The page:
AIDS and Orientation

In 1990, the CTA posted an advertisement about the spread of HIV/AIDS. It was simple and condemned people for their ignorance on the matter while clarifying simple facts about the disease. At the time, the ad caused huge backlash and many people were very upset about it. The ad features gay couples. It was quickly taken down.

In 2014, the CTA published the same ad with slightly updated models. The message was still the same and it continued to feature lesbian, gay, and straight couples. This time around, barely any people look at it twice.

The obvious acceptance of gay culture is good, but did the AIDS organization who posted it lose their initial shock factor that caused people to talk about it in the first place? Did the ad lose meaning because gay culture is widely accepted in Chicago now compared to the 90’s? Or is the couples as the focal point taking away from the real message, how AIDS spreads, and now the ad can refocus on the original problem?

CTA-kissing-ad (1)

The caption reads: Kissing doesn’t kill. Greed and indifference do.


5 thoughts on “AIDS and Orientation

  1. Interesting analysis on the campaign. Nowadays it seems as though many different issues are now being overlooked due to societies acceptance or just being used to it. Like many issues the fight never stops and there is more than can be done and more awareness to be spread. In this case there has to be a more dynamic way to get the attention of the target audience that could involve digital media. In this day and age those who are at train stops are probably looking at their phone rather than looking around them.


  2. I know that perceptions of AIDS were shattered in the 1990s when a young child got it through birth instead of through sexual activity. They’ve really focused on re-branding the disease so people are not as afraid of it. I think that these advertisements are a great way to continue that rebrand.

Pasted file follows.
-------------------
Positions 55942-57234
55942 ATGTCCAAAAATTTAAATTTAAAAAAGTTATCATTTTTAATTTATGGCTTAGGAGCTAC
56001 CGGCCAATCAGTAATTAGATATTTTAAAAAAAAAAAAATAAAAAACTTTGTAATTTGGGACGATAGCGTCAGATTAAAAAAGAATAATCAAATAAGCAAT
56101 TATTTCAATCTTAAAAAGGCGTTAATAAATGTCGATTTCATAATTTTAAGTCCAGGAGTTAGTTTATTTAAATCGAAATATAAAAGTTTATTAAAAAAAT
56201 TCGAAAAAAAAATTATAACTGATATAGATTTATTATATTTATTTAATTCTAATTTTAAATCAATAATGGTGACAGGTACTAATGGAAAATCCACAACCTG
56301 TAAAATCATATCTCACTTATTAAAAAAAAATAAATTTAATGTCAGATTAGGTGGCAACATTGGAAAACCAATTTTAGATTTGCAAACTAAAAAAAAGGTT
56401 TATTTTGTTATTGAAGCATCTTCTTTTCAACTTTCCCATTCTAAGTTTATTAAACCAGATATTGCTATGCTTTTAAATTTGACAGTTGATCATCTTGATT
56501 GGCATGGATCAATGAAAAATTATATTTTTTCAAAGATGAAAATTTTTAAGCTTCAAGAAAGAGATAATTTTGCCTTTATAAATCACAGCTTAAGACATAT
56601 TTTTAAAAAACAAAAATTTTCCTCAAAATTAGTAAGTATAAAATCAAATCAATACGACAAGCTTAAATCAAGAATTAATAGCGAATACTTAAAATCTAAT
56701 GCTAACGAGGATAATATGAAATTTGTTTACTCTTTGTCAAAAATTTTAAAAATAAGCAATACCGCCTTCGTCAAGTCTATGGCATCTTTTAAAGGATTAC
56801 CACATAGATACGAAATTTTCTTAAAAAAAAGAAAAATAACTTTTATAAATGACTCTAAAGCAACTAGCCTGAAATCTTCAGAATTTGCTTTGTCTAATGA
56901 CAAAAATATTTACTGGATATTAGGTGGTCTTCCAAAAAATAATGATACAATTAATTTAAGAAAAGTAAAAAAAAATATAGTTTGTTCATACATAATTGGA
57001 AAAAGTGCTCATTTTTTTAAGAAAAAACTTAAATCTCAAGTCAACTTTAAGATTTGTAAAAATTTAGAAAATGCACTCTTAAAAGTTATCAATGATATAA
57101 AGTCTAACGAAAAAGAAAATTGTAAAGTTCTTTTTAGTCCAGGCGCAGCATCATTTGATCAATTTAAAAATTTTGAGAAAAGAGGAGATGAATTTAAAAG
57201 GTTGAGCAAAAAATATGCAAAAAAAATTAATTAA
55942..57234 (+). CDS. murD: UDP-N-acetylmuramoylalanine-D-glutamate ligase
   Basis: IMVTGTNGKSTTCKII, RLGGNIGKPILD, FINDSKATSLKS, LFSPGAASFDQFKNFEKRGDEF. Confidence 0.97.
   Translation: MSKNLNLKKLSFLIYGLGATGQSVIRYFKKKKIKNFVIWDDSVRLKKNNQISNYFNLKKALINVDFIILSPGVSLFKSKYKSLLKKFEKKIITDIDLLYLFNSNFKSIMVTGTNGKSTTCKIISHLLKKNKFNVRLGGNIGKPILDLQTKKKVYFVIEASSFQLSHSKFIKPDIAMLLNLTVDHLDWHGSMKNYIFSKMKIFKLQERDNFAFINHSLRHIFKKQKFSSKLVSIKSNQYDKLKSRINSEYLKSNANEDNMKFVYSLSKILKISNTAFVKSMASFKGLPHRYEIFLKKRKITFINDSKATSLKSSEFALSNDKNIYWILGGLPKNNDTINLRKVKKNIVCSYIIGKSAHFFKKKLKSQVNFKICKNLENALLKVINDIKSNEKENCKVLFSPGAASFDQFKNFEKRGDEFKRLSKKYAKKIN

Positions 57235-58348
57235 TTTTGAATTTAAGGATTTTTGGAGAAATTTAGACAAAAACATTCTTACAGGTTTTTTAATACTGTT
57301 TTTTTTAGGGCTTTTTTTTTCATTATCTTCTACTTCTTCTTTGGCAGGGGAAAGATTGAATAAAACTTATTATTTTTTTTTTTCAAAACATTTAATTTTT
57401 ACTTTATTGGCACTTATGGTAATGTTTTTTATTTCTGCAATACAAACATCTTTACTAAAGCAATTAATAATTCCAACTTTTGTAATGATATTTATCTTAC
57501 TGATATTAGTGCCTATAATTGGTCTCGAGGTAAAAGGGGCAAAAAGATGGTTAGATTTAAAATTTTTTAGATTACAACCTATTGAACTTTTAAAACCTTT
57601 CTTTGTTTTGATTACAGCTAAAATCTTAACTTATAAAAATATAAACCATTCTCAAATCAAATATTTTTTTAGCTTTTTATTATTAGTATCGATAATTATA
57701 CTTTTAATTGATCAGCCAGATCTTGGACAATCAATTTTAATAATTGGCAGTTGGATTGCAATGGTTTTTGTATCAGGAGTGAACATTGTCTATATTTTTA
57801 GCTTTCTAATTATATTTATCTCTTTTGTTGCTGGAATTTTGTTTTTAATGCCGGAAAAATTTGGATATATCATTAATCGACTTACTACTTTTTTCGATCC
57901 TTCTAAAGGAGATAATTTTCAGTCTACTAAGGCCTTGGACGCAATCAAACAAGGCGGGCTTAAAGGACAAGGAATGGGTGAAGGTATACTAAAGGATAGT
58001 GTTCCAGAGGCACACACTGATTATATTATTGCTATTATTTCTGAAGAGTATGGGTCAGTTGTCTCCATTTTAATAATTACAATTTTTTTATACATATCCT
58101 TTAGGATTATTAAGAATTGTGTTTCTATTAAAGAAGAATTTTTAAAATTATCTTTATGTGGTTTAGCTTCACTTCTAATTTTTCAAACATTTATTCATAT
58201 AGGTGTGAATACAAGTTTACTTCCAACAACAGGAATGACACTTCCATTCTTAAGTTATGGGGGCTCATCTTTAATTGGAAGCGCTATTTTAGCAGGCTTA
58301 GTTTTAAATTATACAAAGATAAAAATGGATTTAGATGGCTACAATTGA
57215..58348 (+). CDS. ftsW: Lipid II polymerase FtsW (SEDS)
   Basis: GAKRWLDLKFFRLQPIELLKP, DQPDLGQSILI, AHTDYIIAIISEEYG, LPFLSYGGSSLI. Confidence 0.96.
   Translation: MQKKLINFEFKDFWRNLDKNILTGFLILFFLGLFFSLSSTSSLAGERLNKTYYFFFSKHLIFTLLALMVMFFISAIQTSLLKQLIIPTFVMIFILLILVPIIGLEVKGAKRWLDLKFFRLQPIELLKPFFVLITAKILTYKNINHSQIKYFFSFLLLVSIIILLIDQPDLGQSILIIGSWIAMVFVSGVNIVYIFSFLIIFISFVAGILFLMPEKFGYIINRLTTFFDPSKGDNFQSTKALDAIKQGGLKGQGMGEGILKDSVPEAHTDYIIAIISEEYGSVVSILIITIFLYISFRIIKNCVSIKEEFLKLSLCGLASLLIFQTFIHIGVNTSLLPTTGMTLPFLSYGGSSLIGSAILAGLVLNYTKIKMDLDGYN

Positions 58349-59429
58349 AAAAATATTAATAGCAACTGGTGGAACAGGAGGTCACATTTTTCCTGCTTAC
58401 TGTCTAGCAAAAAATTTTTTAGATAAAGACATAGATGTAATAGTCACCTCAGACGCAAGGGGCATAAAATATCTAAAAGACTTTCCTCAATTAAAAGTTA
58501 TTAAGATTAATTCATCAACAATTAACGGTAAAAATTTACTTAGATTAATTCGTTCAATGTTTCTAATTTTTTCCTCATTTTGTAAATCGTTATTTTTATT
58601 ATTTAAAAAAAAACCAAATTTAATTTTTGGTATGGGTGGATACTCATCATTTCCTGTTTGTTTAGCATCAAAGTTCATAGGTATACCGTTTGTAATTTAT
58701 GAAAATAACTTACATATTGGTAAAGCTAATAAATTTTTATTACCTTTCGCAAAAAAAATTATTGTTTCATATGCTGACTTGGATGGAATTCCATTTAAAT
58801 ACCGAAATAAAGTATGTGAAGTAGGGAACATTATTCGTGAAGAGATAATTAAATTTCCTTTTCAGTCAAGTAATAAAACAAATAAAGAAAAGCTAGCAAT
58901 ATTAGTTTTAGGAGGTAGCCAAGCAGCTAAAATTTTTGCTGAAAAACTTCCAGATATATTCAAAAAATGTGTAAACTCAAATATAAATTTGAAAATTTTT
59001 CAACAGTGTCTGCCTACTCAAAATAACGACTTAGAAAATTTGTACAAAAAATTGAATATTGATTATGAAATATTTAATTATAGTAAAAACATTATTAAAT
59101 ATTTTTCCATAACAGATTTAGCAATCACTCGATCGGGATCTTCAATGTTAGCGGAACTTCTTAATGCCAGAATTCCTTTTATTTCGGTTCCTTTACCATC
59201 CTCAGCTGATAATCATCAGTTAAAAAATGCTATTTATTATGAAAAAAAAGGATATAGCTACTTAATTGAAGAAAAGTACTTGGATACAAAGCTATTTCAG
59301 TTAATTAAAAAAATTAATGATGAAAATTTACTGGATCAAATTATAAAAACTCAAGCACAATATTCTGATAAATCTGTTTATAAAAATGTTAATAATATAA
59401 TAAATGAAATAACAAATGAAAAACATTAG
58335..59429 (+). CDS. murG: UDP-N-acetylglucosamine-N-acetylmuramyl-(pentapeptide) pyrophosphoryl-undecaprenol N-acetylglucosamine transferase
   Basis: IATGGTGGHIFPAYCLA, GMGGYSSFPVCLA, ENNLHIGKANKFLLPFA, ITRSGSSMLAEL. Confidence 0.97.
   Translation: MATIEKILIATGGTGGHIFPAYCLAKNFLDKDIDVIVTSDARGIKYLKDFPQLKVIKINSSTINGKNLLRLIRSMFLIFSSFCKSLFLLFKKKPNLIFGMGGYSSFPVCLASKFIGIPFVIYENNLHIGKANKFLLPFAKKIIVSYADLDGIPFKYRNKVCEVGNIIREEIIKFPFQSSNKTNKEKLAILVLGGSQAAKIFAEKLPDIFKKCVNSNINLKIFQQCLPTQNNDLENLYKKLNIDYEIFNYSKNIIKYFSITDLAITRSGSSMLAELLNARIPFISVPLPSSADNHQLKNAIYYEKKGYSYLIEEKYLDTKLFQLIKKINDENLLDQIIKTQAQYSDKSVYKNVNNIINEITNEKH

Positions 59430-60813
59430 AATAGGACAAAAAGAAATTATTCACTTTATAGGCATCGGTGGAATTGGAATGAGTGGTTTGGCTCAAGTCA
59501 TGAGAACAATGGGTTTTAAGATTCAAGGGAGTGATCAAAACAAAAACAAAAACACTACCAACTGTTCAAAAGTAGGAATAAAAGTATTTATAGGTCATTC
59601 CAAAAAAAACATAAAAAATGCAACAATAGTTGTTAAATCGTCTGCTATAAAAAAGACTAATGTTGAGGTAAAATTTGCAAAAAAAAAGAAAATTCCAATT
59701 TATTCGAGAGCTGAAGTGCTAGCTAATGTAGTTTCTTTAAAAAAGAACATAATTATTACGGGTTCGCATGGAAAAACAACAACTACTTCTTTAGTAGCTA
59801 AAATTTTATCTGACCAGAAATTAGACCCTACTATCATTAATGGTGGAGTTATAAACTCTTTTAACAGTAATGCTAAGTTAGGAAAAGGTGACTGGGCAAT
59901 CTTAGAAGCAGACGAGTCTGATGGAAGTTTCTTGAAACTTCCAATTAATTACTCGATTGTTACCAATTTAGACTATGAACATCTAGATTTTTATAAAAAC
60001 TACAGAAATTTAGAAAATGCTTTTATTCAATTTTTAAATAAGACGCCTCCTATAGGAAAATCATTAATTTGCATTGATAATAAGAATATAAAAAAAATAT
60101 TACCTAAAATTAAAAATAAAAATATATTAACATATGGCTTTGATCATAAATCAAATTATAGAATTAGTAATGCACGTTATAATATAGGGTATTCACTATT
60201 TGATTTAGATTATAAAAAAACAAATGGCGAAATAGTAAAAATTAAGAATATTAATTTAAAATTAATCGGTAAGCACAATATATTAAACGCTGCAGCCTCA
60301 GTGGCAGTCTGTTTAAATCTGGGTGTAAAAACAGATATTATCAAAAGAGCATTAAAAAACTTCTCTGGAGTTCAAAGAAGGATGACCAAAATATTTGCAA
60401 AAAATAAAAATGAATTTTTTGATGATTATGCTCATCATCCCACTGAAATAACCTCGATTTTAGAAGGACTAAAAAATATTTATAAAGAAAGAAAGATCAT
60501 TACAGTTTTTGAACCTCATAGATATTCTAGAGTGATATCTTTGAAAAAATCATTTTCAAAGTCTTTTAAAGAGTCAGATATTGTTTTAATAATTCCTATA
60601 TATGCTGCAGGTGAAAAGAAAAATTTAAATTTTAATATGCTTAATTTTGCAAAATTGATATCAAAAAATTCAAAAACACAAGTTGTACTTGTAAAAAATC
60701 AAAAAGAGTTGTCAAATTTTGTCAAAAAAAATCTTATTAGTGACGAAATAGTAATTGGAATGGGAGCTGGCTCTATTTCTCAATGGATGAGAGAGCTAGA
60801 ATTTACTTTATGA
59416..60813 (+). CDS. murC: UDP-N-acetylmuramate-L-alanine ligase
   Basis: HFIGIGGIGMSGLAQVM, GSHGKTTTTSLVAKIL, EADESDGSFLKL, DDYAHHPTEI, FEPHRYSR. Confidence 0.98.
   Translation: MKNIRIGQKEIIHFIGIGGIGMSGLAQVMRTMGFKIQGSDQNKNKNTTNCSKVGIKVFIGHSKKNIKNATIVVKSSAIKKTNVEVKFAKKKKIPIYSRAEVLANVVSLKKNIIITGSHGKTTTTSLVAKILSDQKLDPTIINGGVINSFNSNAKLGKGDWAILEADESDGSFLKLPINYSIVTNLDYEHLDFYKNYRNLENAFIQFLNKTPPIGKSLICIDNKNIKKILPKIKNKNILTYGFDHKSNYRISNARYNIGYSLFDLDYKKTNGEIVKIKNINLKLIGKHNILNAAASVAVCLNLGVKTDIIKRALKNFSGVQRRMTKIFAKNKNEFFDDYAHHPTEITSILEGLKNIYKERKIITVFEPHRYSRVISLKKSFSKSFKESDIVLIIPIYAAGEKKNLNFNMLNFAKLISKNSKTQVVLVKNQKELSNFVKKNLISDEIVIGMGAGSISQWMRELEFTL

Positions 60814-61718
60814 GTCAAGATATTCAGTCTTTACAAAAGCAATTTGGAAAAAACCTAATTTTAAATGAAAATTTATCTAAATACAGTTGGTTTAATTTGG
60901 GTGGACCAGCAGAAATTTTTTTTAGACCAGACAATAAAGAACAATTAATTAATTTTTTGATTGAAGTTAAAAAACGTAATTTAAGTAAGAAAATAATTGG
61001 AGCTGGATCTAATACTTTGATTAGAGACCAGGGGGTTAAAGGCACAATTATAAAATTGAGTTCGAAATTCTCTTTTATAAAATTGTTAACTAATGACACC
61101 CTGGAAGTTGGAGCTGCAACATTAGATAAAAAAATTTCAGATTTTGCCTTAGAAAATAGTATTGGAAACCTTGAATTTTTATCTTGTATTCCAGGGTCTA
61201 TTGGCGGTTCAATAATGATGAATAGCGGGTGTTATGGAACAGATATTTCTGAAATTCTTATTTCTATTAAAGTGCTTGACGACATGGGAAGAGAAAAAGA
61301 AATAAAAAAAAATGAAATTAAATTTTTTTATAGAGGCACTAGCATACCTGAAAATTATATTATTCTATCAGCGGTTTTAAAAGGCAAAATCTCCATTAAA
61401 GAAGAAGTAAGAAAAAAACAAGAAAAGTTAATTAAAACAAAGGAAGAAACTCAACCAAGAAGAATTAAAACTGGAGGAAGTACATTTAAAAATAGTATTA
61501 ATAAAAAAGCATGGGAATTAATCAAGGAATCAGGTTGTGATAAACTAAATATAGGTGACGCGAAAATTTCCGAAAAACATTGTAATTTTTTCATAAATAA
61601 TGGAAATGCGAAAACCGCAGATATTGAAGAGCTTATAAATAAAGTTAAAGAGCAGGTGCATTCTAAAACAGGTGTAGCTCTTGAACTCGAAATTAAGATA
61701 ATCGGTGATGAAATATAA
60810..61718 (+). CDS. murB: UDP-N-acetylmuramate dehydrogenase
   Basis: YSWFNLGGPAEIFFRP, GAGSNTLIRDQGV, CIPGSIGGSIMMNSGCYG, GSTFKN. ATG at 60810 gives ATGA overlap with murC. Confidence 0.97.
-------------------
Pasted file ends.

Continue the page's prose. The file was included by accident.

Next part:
3. Some of the best advertisements for AIDs awareness are on Logo TV, and they have (attractive) men, stripping down to their briefs, telling their stories of why they always wear condoms, whether or not they are HIV positive or not, etc. The commercials were so straightforward and honest, I had to rewind it and show it to my sister just to say, “Wow, look how great this is.” So, the point that Ayrie made above, saying that most people are probably looking at their phones at the train stop instead of the ads around them, is definitely true. But I think that AIDs awareness commercials that use (very attractive) half-naked men are very effective and grab your attention.


  4. I don’t think the advertisement lost shock value when it transitioned from gay couples to a variety of couples. In today’s world, it is true that we have accepted gay culture more than in the previous decades. However, all couples are at risks. I think the decision to have straight, gay, and lesbian couples was to be inclusive. The ad isn’t just meant for the gay population, but for everyone.


  5. I feel as though there hasn’t been as huge of a backlash or any at all because before gays were almost blamed for the AIDs virus. People thought or had the mindset that it was a sickness the only could be obtained through same sex encounters. The reason it was the first ad was taken down was most likely because people felt the ad was enforcing this mindset.


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